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A Summary of the Pharmaceutical Development Process, the Changes and Challenges and Future Opportunities

In this white paper, Broughton summarises the ‘historical’ development plan for pharmaceuticals, the changes that have occurred with regards to differential development including the requirements for biologicals, the typical challenges the industry faces now and, in the future, the opportunities this brings.

This white paper forms a simplified reference point for developing pharmaceuticals both now and the future and some of the choices/challenges companies have.

Many scientists working within the pharmaceutical sector over the past 30 years will recognise the typical pre-clinical safety development plan (see figure 1).

The duration of discovery activities is defined by the speed of success and the amount of screening conducted, therefore they are included here for completeness only. Once promising targets are identified via efficacy studies, disease models and Pharmacokinetics (PK) studies, the initial safety screening occurs with in-silico structure activity modelling and in vitro mutagenicity assays to candidate selection with in vivo screens to identify target organ toxicity and cardiovascular endpoints.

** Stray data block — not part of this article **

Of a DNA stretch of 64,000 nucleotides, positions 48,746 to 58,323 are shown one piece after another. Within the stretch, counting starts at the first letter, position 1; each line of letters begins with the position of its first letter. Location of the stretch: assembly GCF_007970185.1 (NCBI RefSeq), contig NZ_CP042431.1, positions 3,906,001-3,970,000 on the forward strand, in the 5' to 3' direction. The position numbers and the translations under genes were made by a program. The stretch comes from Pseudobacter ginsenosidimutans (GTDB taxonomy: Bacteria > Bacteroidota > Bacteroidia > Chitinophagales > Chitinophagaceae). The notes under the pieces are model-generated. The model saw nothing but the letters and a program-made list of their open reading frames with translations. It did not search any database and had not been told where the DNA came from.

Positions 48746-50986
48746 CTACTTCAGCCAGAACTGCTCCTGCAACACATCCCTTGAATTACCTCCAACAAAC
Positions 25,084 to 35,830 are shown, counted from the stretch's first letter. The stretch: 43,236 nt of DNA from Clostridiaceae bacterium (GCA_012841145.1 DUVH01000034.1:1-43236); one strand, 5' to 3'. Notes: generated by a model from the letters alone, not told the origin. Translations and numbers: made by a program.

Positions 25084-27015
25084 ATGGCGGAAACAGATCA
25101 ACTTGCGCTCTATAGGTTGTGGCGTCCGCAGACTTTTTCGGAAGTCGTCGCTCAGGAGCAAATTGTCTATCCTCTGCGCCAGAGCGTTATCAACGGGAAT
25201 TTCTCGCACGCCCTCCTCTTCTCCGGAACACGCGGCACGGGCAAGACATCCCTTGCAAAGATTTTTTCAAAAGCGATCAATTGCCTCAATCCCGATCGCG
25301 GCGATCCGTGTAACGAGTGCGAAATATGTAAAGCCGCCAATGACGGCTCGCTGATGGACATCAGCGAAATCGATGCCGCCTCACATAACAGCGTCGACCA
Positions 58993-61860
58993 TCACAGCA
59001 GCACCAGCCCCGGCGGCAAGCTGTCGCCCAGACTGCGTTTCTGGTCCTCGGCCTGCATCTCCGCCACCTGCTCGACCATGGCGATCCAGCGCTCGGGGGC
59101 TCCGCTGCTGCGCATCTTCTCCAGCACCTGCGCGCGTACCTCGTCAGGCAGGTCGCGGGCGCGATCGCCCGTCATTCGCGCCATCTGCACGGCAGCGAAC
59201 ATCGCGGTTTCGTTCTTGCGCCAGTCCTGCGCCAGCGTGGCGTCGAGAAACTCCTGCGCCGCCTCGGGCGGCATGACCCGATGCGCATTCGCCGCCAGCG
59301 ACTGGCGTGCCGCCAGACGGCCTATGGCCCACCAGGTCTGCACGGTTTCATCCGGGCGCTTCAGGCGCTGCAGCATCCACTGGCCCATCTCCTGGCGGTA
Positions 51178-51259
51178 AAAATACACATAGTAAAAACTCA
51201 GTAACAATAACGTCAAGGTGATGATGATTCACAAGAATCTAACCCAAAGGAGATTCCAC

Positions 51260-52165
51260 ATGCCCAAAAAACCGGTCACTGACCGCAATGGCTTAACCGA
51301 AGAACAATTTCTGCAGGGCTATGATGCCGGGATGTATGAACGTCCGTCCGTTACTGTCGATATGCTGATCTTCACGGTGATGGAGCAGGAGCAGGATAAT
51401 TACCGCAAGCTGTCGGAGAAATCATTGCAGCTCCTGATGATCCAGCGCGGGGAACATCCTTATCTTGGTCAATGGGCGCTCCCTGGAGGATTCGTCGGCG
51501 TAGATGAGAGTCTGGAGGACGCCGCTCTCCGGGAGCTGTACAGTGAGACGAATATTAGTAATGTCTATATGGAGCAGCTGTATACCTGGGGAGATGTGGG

Once candidate selected, and in many cases, this may involve multiple compounds of the same class, development begins in earnest with dose-range general toxicology studies re-assessing the previously identified target organ toxicity with an aim to defining early exposure safety margins in both rodent and non-rodent species. Concurrently, costly drug synthesis is green lit alongside key formulation development activities, analytical method development and validation exercises. To coincide with the arrival of the GMP drug substance with appropriate certificate of analysis, the safety assessment studies comprising a battery of general toxicology, safety pharmacology, genetic toxicology and formulation stability will commence to support entry into the clinic. The readout of these studies, subsequent regulatory submission and internal safety board swiftly leads into the first clinical trial, typically in healthy volunteers.